5 – How will the various levels of management be able to access the data? Survey data can be dangerous stuff and needs to be managed carefully. The last thing you want is for a supervisor to be able determine which employee responded to specific questions in specific ways. That would be a breach of confidentially, which is crucial for these surveys. Nor do you necessarily want all middle level managers to have access to all data of other mid-level managers. But you probably do want them to have access to aggregate data for their own work groups. A good system will give different managers access to different levels of data access, with high-level execs getting overall access and other managers getting access only to subgroups.
6 – Will we be able to filter and visualize the data in the ways we want? These days, a good system will allow users to filter the data to gain insights. For example, executives might want to see how people in specific job categories compare to overall data. The trick is to make sure data is filtered in useful and legal ways that do not breach confidentiality. There are a number of good data visualization tools available and, with any luck, your team will be able to “slice and dice” much of the survey information as needed. Sometimes things such “statistical significance” between numerical differences will get removed from the data during this process but I think it’s still a great way of “playing” with information to look for patterns. Ask about this in advance so you know what you will and won’t be getting.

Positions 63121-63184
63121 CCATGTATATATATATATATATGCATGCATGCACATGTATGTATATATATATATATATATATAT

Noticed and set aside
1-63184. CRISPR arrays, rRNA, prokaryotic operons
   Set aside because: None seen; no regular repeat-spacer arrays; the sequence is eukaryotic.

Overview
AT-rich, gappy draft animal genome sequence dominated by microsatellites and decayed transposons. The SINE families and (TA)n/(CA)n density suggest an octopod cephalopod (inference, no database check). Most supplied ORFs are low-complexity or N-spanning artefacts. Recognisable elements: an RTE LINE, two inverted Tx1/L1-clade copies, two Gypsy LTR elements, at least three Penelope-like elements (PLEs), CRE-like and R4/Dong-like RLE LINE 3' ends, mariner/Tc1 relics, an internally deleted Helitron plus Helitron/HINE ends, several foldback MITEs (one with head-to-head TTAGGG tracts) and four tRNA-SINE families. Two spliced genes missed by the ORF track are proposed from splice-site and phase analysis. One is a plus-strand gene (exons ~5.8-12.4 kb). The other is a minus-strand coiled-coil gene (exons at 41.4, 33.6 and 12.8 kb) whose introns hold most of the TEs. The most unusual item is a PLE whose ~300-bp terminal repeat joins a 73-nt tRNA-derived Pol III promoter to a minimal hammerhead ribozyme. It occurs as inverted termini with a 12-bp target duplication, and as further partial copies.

7 – How will your company and ours communicate during the process of building, implementing and analyzing the survey? There will almost certainly be a central contact person who communicates with the client company, but you might also want to ensure that, if needed, your team has access to research analysts (the people crunching and interpreting the numbers) and IT professionals during this process.
8 – Will we be able to see sophisticated practices in areas where we need to improve? That is, if your company clearly needs help in a given area, can the survey company provide you with best practice information about how to improve? Some survey companies will not have this capability to any high degree, but larger consulting companies that do surveying probably will. The question is, will those companies use the survey findings as a “Trojan horse” to offer expensive, add-on consulting services? This can get tricky and, again, there’s no one right answer. Still, this should be part of the initial conversation, I think.
9 – Will you provide us with a well-written report that provides top-line findings to our executive staff? This should be a given.
10 – Do you include and analyze qualitative data? Qualitative data usually comes from open-ended questions, which can be very time-consuming to analyze. If you want that kind of analysis, I suggest asking about it well in advance so you understand techniques, costs and logistics. And you’ll want to know if such data will be included in the top-line findings of the report.
Okay, so those are my own top 10 but I’m sure the opinions of others would differ. Moreover, the majority of my professional research work has been in the area of cross-organizational rather than internal climate surveys, so I don’t want to hold myself up as a guru. In fact, I’d love to get ideas and feedback from other researchers who’ve been deeply involved in climate surveys, especially if they can come from a non-affiliated (that is, they don’t currently work for a climate survey company) perspective.